Risk comes in two major flavors: short-term and long-term. With investments, short-term risk comes from the investments themselves—where they sit in the corporate capital structure. When a company generates cash, there are three different types of claims on that cash: senior claims (bonds), operating claims (real-estate), and residual claims (equity). The volatility of the cash-flow and the priority of the claim determine the likelihood of the investor getting his or her money back.
But long-term risk comes from outside the investments—from the economic environment. It takes four major forms: inflation, depression, confiscation, and devastation. Of these four, inflation is by far the most common. Confiscation—by unexpected taxes or by other means—is less common. Devastation by war or natural disaster even less so. And depression and deflation is the least common.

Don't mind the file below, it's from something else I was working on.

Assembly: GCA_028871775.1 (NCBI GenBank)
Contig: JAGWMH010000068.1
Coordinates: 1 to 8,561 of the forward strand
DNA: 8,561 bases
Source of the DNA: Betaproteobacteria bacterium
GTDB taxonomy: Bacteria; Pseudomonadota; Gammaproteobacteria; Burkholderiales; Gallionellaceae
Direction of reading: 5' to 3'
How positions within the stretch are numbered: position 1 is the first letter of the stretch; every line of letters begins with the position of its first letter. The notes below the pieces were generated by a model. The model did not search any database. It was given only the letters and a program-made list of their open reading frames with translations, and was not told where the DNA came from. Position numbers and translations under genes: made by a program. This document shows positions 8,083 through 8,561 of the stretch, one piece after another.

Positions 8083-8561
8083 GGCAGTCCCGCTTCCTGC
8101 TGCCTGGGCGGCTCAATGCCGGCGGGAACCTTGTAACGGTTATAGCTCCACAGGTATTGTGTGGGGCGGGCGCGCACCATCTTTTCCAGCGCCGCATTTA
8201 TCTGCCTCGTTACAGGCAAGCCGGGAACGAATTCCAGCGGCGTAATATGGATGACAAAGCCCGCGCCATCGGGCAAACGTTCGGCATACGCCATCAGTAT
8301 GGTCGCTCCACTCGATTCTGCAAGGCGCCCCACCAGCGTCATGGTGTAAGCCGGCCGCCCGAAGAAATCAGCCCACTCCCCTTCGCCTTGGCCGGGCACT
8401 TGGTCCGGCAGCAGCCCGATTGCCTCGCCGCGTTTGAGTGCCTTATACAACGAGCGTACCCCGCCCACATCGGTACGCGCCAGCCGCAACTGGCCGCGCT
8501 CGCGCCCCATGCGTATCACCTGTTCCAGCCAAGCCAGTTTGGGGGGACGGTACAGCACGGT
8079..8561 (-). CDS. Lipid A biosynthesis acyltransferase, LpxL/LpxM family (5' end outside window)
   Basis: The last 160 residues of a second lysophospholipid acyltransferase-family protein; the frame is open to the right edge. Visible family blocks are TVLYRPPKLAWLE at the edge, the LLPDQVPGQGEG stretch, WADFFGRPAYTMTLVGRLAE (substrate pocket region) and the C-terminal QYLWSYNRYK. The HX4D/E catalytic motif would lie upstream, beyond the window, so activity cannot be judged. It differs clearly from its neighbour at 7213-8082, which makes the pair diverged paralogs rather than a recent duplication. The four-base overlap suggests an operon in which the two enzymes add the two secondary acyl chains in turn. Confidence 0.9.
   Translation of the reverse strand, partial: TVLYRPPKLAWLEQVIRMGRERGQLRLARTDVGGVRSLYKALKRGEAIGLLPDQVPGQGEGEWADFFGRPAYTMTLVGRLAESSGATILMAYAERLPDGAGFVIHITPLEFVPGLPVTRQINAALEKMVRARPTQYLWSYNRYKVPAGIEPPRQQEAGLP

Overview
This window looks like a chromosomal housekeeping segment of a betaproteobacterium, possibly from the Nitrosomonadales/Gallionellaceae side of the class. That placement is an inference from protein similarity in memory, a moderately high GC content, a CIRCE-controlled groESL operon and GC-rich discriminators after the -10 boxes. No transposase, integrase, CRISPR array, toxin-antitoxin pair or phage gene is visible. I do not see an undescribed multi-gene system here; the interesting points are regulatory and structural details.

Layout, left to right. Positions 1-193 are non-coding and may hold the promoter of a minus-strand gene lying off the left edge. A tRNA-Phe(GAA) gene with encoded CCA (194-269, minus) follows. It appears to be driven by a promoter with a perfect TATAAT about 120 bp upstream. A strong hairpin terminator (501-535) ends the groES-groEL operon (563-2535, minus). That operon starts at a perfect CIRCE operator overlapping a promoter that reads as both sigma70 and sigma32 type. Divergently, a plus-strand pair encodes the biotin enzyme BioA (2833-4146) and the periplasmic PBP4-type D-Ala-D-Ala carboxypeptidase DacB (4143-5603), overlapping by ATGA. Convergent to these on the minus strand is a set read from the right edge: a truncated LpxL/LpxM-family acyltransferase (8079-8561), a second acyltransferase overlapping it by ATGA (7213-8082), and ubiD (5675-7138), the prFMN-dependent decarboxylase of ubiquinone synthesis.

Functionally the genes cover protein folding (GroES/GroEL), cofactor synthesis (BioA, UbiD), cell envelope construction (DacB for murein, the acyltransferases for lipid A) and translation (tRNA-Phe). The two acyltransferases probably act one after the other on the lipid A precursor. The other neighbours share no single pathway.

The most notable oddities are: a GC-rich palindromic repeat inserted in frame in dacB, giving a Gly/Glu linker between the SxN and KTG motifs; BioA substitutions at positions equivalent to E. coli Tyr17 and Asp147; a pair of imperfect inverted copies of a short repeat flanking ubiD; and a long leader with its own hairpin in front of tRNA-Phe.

The best hedge against unexpected inflation are stocks. They tend to grow in real terms even in hyperinflationary environments. Foreign assets protect against confiscation and devastation, especially foreign real-estate. And bonds protect against deflation and depression. Sensible asset allocation takes all these factors—and their likelihood—into account.
Your investment horizon should determine the kind of risk you needs to manage. A short horizon calls for short-term risk management. Whatever your risk is, your investments should match it.
Douglas R. Tengdin, CFA
Chief Investment Officer